---It is my belief that, in the future, works of art will be increasingly appreciated for their cerebral content, although for the present moment, at least, vision is still required to comprehend the existence of the object. At this point in time, we can only imagine a work of art that would stimulate our minds before reaching our eyes (of course, the same could be said for all kinds of social situations, from race relations to geographic borders, as in John Lennon’s use of the word “Imagine”). Meanwhile, as was his habit, Duchamp seems to have timed things perfectly: if there is any correlation between the aesthetic value of a work of art and the amount of money that someone is willing to pay for it, at the very moment in our history when intellect and vision strive to achieve union, there are virtually no important works by Duchamp available to test the market....Read More:

Unfortunately, neither of these ‘fixes’ will work since these ‘objects of blame’ are not to blame for the crisis. Banks used to bail sovereigns, now sovereigns bail banks and citizens get to pay for it, through bailouts, lost output, higher unemployment, slashed services, tighter credit, and the costs of reinsurance to make sure that it doesn’t happen again, until it does. The problem began with the banks and continues to lie with the banks and blaming the state for a banking problem will not fix a banking problem. But what it has done, in a quite unexpected way, is to turn all of Europe into a continent-wide Collateralized Debt Obligation (CDO).

When the financial crisis hit Europe, the initial response was a smug schadenfraude over the plight of highly levered and hopelessly interconnected Anglo-Saxon finance-based capitalism. But quickly it became apparent that those inter-linkages were global, that many of the ‘primary-dealer’ banks that had been given truck-loads of cash by the Fed to stay afloat were in fact European, and that CDOs and CDS exposures wound up in the most European of places.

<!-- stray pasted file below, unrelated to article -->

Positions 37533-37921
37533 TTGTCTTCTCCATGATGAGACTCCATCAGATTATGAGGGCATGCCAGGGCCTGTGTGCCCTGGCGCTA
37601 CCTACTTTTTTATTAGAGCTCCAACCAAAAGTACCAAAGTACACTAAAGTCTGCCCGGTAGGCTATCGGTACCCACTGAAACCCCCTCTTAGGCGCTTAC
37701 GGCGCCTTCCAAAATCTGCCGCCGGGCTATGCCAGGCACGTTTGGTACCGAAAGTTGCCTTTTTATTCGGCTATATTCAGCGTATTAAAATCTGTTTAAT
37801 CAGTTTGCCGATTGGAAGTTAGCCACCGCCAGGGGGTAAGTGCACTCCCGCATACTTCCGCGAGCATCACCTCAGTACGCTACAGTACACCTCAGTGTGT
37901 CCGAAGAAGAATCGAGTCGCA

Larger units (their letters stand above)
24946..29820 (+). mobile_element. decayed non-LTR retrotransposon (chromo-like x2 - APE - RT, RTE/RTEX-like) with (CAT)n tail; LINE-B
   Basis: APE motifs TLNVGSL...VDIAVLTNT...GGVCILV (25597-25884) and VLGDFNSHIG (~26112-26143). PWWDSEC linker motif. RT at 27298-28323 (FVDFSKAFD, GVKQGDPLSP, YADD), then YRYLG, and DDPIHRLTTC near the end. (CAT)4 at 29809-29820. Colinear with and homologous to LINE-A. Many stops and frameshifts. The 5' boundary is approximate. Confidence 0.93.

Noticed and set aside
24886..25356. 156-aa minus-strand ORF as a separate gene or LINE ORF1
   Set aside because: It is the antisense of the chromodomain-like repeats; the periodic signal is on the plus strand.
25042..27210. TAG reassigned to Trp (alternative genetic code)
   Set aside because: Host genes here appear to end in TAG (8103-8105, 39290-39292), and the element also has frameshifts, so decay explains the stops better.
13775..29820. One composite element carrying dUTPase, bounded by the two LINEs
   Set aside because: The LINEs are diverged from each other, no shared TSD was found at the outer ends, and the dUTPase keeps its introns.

Rather than recognize this private-to-public debt-transfer as a structural inevitability that Europe as a whole had to deal with (after all, what is the EU for?) Germany painted the crisis as a struggle between the parsimonious North and the profligate South while the British cheered from the sidelines and the French organized the press conferences for the Germans.

The Anglo-German answer to this misdiagnosed crisis, now universally applied, was austerity: voluntary internal deflation in the profligate periphery to reduce wages and prices to levels commensurate with their external financial position. In other words, the Germans thought it was a good idea to run the functional equivalent of a gold standard in a democracy despite their own supposedly deep historical memory of what happened the last time we tried this… Read More:


( England )…Around 700,000 people have seen their fortunes wiped out by the recession, a study revealed yesterday.

The report, from research firm Datamonitor, reveals for the first time the number of ‘rich’ people robbed by the downturn. It also highlights how hard the recession has hit the value of savings and investments, which may take decades to recover their value….Some of the biggest victims have been the elderly who invested in ‘safe’ companies which used to pay generous dividends, such as Lloyds Banking Group and Royal Bank of Scotland.

Michele Gorman, a financial analyst at Datamonitor, said: ‘The affluent population will recover, in terms of the size of the population and their assets. But it will take time because we are not through the crisis yet.’

The report comes after an investigation by Britain’s leading independent economic institute into how much money people lost during the recession.

The average person lost £11,300, equal to £22,600 for a couple, according to the Institute for Fiscal Studies.

Read more:

---In Poland I learned that you can attract money if you hang a painting of a Jewish man counting gold coins in your home or office. My friend Andrzej Batko said he bought such a painting, placed it in his office, and it worked. I of course wanted one, too....Read More: image: